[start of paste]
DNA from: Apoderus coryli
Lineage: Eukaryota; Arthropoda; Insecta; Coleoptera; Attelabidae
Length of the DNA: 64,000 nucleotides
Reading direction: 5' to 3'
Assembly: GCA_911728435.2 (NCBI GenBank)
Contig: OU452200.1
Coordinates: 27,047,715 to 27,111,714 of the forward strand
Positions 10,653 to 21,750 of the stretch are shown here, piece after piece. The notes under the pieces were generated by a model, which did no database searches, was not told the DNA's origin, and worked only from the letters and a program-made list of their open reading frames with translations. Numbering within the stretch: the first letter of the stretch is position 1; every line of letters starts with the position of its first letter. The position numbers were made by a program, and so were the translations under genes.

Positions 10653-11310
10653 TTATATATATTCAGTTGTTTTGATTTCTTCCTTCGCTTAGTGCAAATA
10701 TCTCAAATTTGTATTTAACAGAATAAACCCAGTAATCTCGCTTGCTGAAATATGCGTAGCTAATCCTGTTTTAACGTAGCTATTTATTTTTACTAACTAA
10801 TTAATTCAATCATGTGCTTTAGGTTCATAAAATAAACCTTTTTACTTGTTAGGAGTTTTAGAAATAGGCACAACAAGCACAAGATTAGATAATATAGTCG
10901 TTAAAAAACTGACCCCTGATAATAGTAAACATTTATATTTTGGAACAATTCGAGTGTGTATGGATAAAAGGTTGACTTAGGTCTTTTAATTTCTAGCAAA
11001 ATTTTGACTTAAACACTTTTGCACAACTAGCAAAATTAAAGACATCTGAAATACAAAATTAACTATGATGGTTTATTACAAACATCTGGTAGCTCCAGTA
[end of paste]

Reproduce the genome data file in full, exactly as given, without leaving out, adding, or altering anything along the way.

DNA from: Apoderus coryli
Lineage: Eukaryota; Arthropoda; Insecta; Coleoptera; Attelabidae
Length of the DNA: 64,000 nucleotides
Reading direction: 5' to 3'
Assembly: GCA_911728435.2 (NCBI GenBank)
Contig: OU452200.1
Coordinates: 27,047,715 to 27,111,714 of the forward strand
Positions 10,653 to 21,750 of the stretch are shown here, piece after piece. The notes under the pieces were generated by a model, which did no database searches, was not told the DNA's origin, and worked only from the letters and a program-made list of their open reading frames with translations. Numbering within the stretch: the first letter of the stretch is position 1; every line of letters starts with the position of its first letter. The position numbers were made by a program, and so were the translations under genes.

Positions 10653-11310
10653 TTATATATATTCAGTTGTTTTGATTTCTTCCTTCGCTTAGTGCAAATA
10701 TCTCAAATTTGTATTTAACAGAATAAACCCAGTAATCTCGCTTGCTGAAATATGCGTAGCTAATCCTGTTTTAACGTAGCTATTTATTTTTACTAACTAA
10801 TTAATTCAATCATGTGCTTTAGGTTCATAAAATAAACCTTTTTACTTGTTAGGAGTTTTAGAAATAGGCACAACAAGCACAAGATTAGATAATATAGTCG
10901 TTAAAAAACTGACCCCTGATAATAGTAAACATTTATATTTTGGAACAATTCGAGTGTGTATGGATAAAAGGTTGACTTAGGTCTTTTAATTTCTAGCAAA
11001 ATTTTGACTTAAACACTTTTGCACAACTAGCAAAATTAAAGACATCTGAAATACAAAATTAACTATGATGGTTTATTACAAACATCTGGTAGCTCCAGTA